The new exhibition at Fenix Fayetteville explores gender, ambiguity and the relationship between feminine and masculine expression in the gallery's first two-person show. "Unbalancing / Jerkbait: Paired Exhibitions from Pat Hennon and Robert P Gordon" unites queer artists Hennon and Gordon with the aim of expanding the conversation surrounding gender and the queer perspective.
Hennon's large-scale oil paintings in her "Unbalancing" series empower the artist to find balance through confronting the internal dynamics of opposing gendered forces. Gordon's "Jerkbait" series sees the artist challenging established binaries through self-portrait photographs in an endeavor to come to terms with his own pursuit of authenticity -- and to share those discoveries with others.
‘Unbalancing / Jerkbait: Paired Exhibitions from Pat Hennon and Robert P Gordon’
WHEN — On display through Oct. 31; Artist Talk at 6 p.m. Oct. 11
WHERE — Fenix Fayetteville, 16 W. Center St. in Fayetteville
COST — Free
INFO — 200-7181, facebook.com/fenixfayettevilleart
Here, both artists answer a few questions for What's Up! ahead of their Artist Talk on Oct. 11.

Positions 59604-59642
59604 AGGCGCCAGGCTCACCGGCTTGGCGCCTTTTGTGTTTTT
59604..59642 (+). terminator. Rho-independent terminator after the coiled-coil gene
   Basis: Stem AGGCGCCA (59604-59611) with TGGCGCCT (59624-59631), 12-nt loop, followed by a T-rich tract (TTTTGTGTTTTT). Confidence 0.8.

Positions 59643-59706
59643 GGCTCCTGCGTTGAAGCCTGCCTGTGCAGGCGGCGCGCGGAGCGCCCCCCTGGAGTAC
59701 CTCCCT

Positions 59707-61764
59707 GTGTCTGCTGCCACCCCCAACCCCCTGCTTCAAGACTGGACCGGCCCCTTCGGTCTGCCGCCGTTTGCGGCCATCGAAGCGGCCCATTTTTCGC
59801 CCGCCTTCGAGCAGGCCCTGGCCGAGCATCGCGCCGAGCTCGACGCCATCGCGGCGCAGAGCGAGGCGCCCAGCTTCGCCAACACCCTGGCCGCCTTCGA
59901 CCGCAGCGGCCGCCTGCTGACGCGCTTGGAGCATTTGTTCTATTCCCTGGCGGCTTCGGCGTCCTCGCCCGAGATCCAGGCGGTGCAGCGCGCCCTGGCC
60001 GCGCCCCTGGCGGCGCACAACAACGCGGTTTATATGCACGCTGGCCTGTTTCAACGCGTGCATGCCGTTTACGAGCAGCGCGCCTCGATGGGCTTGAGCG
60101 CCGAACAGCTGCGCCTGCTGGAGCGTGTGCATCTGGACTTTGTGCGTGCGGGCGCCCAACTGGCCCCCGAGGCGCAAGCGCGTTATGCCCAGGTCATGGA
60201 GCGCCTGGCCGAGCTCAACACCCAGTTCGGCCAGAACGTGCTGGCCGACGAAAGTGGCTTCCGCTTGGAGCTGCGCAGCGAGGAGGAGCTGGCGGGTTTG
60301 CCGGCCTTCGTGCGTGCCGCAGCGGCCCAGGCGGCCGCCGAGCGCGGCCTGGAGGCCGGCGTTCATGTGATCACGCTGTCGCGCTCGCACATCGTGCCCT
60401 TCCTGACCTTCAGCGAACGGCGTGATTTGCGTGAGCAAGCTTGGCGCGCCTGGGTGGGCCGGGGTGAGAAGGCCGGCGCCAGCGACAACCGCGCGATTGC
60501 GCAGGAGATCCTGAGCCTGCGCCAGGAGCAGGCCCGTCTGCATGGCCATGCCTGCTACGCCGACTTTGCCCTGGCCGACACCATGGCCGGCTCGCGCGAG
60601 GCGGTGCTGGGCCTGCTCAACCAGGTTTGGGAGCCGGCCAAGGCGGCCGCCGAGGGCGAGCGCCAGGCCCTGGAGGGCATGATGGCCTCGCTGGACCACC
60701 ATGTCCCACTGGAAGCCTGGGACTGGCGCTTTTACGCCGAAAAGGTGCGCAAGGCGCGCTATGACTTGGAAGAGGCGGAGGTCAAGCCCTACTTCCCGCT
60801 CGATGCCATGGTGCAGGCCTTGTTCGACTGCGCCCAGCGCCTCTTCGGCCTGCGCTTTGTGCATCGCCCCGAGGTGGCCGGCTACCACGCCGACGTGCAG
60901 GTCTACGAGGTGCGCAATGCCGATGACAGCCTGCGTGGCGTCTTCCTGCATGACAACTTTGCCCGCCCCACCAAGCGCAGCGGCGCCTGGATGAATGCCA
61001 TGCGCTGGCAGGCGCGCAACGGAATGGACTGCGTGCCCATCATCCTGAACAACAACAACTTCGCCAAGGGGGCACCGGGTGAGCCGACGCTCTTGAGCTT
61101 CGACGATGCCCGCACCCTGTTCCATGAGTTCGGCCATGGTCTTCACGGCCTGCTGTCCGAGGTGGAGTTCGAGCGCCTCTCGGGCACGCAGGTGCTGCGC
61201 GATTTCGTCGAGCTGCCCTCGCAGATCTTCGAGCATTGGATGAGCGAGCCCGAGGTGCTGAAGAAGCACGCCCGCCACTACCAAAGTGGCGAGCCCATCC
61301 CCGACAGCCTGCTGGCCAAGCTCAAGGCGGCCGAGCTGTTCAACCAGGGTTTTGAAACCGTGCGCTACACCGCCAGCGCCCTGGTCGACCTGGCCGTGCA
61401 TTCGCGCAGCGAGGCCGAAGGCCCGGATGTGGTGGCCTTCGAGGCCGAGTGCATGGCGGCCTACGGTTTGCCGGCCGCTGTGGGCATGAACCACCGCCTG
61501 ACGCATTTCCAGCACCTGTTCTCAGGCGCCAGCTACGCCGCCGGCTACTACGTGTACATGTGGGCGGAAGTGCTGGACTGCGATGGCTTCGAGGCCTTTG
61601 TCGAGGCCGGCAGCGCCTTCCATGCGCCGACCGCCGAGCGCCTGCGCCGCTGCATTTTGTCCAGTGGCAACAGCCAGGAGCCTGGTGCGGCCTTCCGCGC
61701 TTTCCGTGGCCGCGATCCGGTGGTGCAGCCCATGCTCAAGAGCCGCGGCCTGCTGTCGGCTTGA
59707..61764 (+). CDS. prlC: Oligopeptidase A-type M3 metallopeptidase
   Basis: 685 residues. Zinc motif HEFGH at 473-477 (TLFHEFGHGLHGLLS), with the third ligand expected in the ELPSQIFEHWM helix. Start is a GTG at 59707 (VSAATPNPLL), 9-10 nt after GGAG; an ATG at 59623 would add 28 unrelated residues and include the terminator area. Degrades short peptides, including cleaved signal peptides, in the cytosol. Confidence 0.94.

Q. What can you tell me about your works included in the exhibition?
Gordon: The pieces in this exhibition are mainly color self-portrait photographs in custom-cut frames. In them, I have ornamented myself with fishing lures, artificial eyes, body paint and fish fillets. There are also appropriated images and sculptural elements emphasizing the focus on the body and reinforcing sexual undertones.
Hennon: This painting series focuses on the internal dynamics of feminine and masculine energies. These opposite forces create action. I try to paint action. I can only get to know myself by entering into my personal story. Finding my original artwork depends upon my progress in acknowledging my authenticity. To get there, I must be aware of the conversations between F/M within my personal story.
Q. What is the significance of your series' title?
Gordon: A jerkbait is a fishing lure that's meant to look like a minnow that you move through the water by quickly jerking the rod. I chose that name because of its relationship to the fishing, but also the similarity to the sort of childhood insults like jerk, jerk-off and queerbait*. The hard "k" and "t" suit the aggressive nature of the images, and I wanted to acknowledge the power of language but also reclaim these words for myself.
*The latter has evolved into a term referring to the practice of trying to have it both ways: Attracting a queer audience in fiction and entertainment by subtly suggesting queer content while never explicitly describing it so as not to upset anyone. In my life, it was used like gay or fag as an insult.
Hennon: By striving for my personal best and being willing to risk showing artistic images publicly that represent those risks, for me, creates vulnerability. This scares me. I call it unbalancing the feminine within. I call it empowerment for all.